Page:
Streetsboro -- City officials are trying to determine how to pay for a 1.5 million gallon water tower that would cost an estimated $3.6 million.
The tower would be located off Route 43 on the old Carter Lumber site, which now is home to the city's water department.
About another $300,000 is needed to refurbish the water department building on the Carter Lumber property, Mayor Glenn Broska said Feb. 25, bringing the total amount necessary to around $3.9 million.
Councilman Chuck Kocisko said the project is important because the water flow needs to be increased and because some residents' wells are drying out, and they would be able to tap into the water lines if the water tower project gets the go-ahead.
Building the water tower at the old Carter Lumber location would help the tower do its natural job, which is to increase water pressure with the help of gravity, Broska said.
Broska said the tower is needed to help provide water pressure to some areas of town with narrow water lines and low pressure.
The city, which does not have a water tower, gets its water from Portage County and would continue to do so if a water tower is built, according to John Kuklisin, water superintendent.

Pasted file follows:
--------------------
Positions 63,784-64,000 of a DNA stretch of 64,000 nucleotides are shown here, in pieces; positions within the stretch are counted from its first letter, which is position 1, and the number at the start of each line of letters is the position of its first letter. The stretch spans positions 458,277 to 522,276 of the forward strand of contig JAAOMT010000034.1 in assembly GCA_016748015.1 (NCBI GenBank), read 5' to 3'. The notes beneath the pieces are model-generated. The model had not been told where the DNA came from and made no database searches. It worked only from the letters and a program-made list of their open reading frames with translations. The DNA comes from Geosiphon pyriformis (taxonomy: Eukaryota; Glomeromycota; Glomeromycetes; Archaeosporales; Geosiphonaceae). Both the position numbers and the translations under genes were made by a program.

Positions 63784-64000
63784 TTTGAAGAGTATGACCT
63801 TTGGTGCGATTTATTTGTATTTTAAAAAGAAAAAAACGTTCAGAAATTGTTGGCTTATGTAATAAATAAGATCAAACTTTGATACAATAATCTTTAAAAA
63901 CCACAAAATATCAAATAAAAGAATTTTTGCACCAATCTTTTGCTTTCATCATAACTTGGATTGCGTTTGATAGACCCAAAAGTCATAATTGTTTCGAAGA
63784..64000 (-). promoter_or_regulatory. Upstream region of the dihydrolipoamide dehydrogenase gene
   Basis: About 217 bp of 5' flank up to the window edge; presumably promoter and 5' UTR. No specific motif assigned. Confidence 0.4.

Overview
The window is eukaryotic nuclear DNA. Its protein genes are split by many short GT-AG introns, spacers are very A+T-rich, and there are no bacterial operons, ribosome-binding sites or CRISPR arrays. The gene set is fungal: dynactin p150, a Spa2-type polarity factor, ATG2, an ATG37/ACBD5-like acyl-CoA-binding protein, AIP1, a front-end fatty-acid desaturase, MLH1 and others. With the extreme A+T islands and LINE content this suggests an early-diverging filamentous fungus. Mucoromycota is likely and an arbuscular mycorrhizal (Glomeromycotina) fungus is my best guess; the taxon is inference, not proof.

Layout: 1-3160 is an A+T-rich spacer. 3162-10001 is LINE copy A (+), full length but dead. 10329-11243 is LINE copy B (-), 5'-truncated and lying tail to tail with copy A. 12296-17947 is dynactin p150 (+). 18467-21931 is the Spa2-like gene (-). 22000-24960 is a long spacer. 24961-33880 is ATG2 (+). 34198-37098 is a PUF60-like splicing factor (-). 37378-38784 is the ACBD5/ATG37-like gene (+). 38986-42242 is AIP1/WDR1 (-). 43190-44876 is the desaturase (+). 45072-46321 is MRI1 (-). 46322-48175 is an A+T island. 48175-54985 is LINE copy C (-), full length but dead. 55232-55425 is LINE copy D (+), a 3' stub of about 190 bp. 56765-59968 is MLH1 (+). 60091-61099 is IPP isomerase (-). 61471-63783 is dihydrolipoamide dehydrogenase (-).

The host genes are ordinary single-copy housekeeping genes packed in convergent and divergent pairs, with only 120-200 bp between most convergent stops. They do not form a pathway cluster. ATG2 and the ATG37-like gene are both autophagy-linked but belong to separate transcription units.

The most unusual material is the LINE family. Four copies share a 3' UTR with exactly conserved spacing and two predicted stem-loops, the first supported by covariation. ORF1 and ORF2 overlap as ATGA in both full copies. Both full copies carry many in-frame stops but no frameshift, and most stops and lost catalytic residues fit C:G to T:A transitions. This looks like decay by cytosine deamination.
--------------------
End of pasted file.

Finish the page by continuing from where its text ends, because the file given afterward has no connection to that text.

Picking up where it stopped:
At the Feb. 25 Council meeting, Broska proposed a plan in which the city would use about $1 million from the city's water reserve fund to make a down payment on the water tower, then purchase a bond that would be used to pay off the remainder of the project over 20 to 25 years.
The city's water reserve fund currently contains about $1.7 million, according to Finance Director Mitch Michalec.
By purchasing a bond, Broska said the city would be able to make annual payments to pay off the water tower and still be able to pay for the waterline update projects each year.
Specific financial details of the plan have not been determined yet, officials said.
"As it stands, we are looking at various bond financing options and are in the process of working up the numbers to present to Council," Michalec said.
If the project is approved by Council, Broska said he hopes to have bids back by mid-April.
Discussion of the project is scheduled to continue at the March 11 service department meeting at 7 p.m. at City Hall.
Councilwoman Bridget Pavlick cautioned city officials Feb. 25 that once the bond is purchased, the project must be completed.
"Once we get this train rolling, there's no stopping it," she said.
The city's planning & zoning commission unanimously approved the site plan for the water tower Nov. 13.